QAnon Shaman on joining the Capitol riot: I hope “to bring God back into the Senate” [Video]


  • Jacob Chansley, aka QAnon Shaman, said in an interview that aired on Thursday that he was hoping to “bring divinity, and to bring God back into the Senate” for joining the Capitol mob.
  • Chansley, who was sporting a furry hat with horns and face paint during the riot, also said that he even stopped people from stealing muffins then.
  • While in jail, he demanded for organic food for reasons relating to his religion.

The infamous Capitol mobster wearing face paint, a furry hat and horns reasoned that he was only trying to spread good vibes and the word of God when he joined the riot.

Jacob Chansley, aka QAnon Shaman, further said on Thursday that he even put his divine powers into use when he stopped a muffin thief in the break room.

In his first interview, the 33-year-old Arizona man said the he was hoping to “bring divinity, and to bring God back into the Senate.”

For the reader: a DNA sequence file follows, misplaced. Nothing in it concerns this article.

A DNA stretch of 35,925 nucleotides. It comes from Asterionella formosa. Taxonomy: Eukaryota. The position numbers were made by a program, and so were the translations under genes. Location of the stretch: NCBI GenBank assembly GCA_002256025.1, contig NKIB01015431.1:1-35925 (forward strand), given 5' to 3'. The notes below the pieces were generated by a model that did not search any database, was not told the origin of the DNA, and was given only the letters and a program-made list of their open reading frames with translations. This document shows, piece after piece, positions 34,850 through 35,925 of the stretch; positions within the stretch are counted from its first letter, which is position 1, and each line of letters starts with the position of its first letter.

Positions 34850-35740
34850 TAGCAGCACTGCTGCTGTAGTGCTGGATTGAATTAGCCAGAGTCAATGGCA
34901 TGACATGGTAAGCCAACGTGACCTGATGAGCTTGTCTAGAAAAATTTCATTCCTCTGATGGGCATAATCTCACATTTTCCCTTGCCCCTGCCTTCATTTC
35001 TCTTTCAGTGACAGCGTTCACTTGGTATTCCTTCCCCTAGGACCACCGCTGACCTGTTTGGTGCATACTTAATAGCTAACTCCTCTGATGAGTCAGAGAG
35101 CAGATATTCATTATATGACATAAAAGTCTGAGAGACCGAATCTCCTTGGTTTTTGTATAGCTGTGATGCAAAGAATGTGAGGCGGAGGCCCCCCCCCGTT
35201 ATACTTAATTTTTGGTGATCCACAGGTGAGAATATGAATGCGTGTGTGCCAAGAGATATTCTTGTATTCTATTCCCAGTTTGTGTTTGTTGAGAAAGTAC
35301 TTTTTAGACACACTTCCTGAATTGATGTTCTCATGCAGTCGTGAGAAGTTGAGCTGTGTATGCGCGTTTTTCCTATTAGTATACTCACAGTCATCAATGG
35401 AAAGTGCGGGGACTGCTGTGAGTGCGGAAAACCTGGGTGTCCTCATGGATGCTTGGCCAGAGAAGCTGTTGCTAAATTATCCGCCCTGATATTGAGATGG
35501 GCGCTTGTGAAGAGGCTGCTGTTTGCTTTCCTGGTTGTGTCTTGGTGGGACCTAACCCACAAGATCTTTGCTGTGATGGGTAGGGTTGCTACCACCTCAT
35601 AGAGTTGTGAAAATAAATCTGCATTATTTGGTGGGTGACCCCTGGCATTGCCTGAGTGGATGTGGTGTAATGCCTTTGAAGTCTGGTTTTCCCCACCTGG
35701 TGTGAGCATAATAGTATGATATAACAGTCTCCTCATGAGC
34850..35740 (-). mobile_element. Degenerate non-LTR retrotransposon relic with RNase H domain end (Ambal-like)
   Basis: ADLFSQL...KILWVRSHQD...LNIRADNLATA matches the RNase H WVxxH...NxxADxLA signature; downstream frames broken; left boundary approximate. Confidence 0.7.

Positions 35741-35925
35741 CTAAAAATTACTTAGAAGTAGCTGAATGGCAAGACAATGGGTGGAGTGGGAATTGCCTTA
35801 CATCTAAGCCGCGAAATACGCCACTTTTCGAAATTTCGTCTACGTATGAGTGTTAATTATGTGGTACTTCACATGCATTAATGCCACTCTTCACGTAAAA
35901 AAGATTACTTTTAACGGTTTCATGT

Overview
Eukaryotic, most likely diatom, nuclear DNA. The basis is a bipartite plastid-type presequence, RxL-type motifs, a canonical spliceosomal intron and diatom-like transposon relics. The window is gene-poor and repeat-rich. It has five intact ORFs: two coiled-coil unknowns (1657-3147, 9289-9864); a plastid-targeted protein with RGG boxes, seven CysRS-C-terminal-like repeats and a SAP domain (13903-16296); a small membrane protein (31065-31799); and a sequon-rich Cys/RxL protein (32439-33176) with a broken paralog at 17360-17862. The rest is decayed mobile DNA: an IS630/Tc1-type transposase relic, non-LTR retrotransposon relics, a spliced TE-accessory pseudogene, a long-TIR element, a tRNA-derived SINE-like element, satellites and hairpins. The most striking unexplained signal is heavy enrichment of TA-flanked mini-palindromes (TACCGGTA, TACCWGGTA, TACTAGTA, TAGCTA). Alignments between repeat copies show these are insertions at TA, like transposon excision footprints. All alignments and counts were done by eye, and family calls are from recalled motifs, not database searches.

“I sang a song. And that’s a part of shamanism. It’s about creating positive vibrations in a sacred chamber,” Chansley said in an interview that aired on CBS This Morning.

“I also stopped people from stealing and vandalizing that sacred space, the Senate. Okay? I actually stopped somebody from stealing muffins out of the, out of the break room,” he told correspondent Laurie Segall in the interview that was recorded in mid-February.

Accused of participating in the Capitol insurrection, Chansley was seen in videos and photos, bare-chested and wielding a spear with an American flag attached to the tip of the blade.

He was also notably photographed sitting in the Senate chamber seat of former Vice President Mike Pence. Allegedly, he left a threatening note to Pence.

The shamanic practitioner, who demanded organic food in jail as he said non-organic food is against shamanism, was moved from the Washington jail to the Virginia facility.

Last month, Chansley somehow apologized for his actions. He asked people to “be patient with me and other peaceful people who, like me, are having a very difficult time piecing together all that happened to us, around us, and by us.”

The Trump supporter, who was however unsuccessful in seeking for presidential pardon from former President Donald Trump, also said in the interview that his “actions were not an attack on this country” and that he regrets believing that entering the Capitol “was acceptable.”


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